Policy Analysis for Parliamentarians & Policy makers
Course Summary:

Facilitating the provision of quality, evidence-based analysis was intended to support parliamentarians’ access to evidence that will assist in their decision-making and policy implementation. The programme was premised on the view evidence-based research is a vital component in formulating policies and legislation and that think tanks and research institutes have the potential to play a valuable role in supporting politicians and contributing to robust and innovative policy.

The objective of this empirical study was to understand the perspectives and attitudes of policy-makers towards the use and impact of research in the health sector in low- and middle-income countries. 

Course Objectives:

  • Evaluate how and why public policies emerge.
  • Understand the processes involved in developing policy in its different stages.
  • Use the critical tools of policy analysis to appraise the strengths and weaknesses of specific policies and how they were developed.
  • The ability to frame a concrete, action-oriented problem statement. 
  • An instinct to seek out and exploit relevant evidence. 
  • Humility about the existence and durability of alignment among purpose, support, and capacity in any particular policy configuration.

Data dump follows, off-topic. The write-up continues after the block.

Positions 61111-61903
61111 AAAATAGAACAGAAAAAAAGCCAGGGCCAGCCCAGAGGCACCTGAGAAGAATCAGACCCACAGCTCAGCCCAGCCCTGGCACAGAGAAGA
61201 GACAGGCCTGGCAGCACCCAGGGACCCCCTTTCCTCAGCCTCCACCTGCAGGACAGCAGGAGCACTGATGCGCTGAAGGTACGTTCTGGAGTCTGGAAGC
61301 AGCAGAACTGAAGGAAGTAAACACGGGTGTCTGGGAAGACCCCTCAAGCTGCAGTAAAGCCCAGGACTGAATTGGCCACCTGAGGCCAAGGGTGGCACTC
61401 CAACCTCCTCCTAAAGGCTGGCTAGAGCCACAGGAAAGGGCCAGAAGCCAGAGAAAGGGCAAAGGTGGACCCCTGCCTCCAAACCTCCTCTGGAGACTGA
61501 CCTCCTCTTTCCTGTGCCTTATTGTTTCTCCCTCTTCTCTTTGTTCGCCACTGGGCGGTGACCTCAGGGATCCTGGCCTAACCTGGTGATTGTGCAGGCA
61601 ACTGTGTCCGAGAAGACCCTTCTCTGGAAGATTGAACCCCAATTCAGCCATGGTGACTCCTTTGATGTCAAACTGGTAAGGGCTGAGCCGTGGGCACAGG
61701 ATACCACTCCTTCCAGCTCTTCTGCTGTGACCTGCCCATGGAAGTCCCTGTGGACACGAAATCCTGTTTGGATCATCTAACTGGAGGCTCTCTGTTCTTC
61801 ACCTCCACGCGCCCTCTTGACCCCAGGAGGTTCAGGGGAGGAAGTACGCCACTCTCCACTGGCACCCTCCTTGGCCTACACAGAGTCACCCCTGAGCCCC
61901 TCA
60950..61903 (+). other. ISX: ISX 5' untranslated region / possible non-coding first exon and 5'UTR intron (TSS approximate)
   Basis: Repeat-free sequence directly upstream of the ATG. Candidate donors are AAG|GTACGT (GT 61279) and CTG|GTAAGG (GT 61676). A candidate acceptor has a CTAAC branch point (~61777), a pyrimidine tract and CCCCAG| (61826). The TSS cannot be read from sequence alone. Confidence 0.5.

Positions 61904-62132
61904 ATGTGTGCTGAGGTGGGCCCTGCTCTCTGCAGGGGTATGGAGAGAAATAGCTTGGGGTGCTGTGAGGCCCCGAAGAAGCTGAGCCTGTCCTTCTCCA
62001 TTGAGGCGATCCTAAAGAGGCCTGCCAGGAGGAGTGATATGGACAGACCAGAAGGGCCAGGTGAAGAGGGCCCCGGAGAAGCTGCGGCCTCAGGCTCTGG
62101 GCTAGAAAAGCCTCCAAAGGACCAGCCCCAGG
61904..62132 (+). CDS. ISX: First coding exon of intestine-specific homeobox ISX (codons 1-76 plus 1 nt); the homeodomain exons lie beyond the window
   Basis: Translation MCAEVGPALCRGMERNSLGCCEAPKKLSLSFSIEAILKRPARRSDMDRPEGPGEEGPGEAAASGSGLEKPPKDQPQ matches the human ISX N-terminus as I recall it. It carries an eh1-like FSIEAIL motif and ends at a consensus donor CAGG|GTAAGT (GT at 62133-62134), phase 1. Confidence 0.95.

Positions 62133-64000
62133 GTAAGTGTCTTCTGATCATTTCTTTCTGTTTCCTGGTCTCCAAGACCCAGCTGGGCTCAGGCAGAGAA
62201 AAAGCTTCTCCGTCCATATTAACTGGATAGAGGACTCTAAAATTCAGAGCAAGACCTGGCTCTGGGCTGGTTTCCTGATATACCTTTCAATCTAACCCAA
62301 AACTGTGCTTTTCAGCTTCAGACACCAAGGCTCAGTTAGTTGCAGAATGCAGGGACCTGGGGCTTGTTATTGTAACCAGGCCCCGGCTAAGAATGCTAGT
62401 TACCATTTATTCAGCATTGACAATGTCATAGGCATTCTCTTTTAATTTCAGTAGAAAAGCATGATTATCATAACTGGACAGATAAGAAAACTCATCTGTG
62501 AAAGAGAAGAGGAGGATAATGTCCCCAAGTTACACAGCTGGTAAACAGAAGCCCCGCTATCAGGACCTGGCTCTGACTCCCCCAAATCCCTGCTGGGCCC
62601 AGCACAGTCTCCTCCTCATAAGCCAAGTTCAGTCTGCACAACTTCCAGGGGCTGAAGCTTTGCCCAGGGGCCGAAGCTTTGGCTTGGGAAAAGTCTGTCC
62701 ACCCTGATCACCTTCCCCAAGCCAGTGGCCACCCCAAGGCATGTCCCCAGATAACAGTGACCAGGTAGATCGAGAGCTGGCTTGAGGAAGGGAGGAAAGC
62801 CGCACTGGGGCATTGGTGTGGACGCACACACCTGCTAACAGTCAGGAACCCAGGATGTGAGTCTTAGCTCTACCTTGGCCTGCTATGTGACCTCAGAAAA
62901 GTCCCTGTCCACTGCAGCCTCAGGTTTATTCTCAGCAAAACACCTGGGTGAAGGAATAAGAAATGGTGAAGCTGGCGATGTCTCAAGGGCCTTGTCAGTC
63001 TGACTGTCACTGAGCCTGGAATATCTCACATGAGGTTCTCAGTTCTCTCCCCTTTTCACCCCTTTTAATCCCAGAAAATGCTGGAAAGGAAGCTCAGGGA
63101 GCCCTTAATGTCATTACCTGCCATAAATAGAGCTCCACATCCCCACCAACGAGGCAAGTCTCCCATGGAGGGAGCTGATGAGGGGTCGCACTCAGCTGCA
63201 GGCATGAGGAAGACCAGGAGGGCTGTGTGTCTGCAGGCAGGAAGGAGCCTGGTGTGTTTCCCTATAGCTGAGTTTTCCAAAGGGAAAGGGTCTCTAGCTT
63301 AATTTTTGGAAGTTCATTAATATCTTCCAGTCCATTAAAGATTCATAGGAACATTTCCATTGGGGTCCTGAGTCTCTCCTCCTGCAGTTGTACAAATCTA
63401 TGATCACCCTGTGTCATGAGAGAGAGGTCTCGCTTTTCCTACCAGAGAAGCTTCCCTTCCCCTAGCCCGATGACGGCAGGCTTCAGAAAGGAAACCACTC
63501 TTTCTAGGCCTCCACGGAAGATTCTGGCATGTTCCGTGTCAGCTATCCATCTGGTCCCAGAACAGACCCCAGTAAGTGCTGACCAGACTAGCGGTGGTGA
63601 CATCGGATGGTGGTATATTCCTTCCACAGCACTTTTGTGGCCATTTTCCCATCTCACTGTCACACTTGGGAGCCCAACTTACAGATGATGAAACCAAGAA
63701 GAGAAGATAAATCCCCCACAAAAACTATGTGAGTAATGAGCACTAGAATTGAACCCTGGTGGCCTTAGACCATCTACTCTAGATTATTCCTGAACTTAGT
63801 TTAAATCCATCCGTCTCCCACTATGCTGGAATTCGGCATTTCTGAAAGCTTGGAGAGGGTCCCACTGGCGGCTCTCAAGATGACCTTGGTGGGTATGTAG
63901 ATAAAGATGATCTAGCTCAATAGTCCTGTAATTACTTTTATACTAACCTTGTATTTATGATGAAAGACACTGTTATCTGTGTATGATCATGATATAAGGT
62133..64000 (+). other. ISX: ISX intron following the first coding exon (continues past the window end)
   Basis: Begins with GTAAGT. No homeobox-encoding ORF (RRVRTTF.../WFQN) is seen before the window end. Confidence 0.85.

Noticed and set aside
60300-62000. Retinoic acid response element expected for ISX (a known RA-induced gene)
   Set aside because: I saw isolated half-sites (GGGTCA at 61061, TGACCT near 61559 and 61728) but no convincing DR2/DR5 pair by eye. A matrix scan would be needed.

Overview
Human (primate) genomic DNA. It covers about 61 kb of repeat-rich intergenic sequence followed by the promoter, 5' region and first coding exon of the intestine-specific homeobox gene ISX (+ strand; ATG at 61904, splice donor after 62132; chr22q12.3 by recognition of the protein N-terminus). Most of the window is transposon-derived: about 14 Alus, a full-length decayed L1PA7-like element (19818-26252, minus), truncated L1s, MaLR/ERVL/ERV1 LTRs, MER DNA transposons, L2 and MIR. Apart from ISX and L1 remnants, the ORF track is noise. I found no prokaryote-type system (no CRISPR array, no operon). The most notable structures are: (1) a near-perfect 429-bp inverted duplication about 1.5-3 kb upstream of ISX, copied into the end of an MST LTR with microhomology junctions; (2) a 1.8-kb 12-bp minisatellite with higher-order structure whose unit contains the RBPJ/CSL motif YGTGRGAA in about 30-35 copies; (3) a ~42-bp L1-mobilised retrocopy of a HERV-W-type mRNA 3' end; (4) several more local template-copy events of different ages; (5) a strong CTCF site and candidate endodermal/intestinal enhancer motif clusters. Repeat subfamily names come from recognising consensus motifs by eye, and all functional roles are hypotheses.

• Good judgment about choosing and using tools and concepts from the rest of the core curriculum to design value-creating policy solutions. 
  • A disciplined and thoughtful approach to making tradeoffs across criteria and dimensions of value. 
  • Skill in using the basic course frameworks (including strategic alignment, the policy options matrix, stakeholder analysis, and decision trees) to structure policy decisions. 
  • The habit of giving and receiving peer critiques and coaching.

Course Outline

The study of public policy has been one of the key fields in political science, drawing however on many other social science disciplines, such as economics, law, sociology and social psychology. The past two decades have witnessed considerable changes in public policies, whether in the field of economic, law and order or social policy. This course pays particular attention to underlying theories of policy-making and policy analysis rather than substantive policy domains and encourages cross-national and cross-sectoral comparison. The syllabus covers the following topics:

  1. Policy Evaluation and Tools for Policy Analysis
  2. Agenda-Setting
  3. Public Opinion
  4. Interest Groups
  5. Pressure Groups and Campaigns
  6. Policy Disasters
  7. Mega-Projects
  8. Science and Policy
  9. Risk Regulation and Risk Management
  10. Target-Setting and Trends in Public Management
  11. e-Government
  12. Behavioural Insights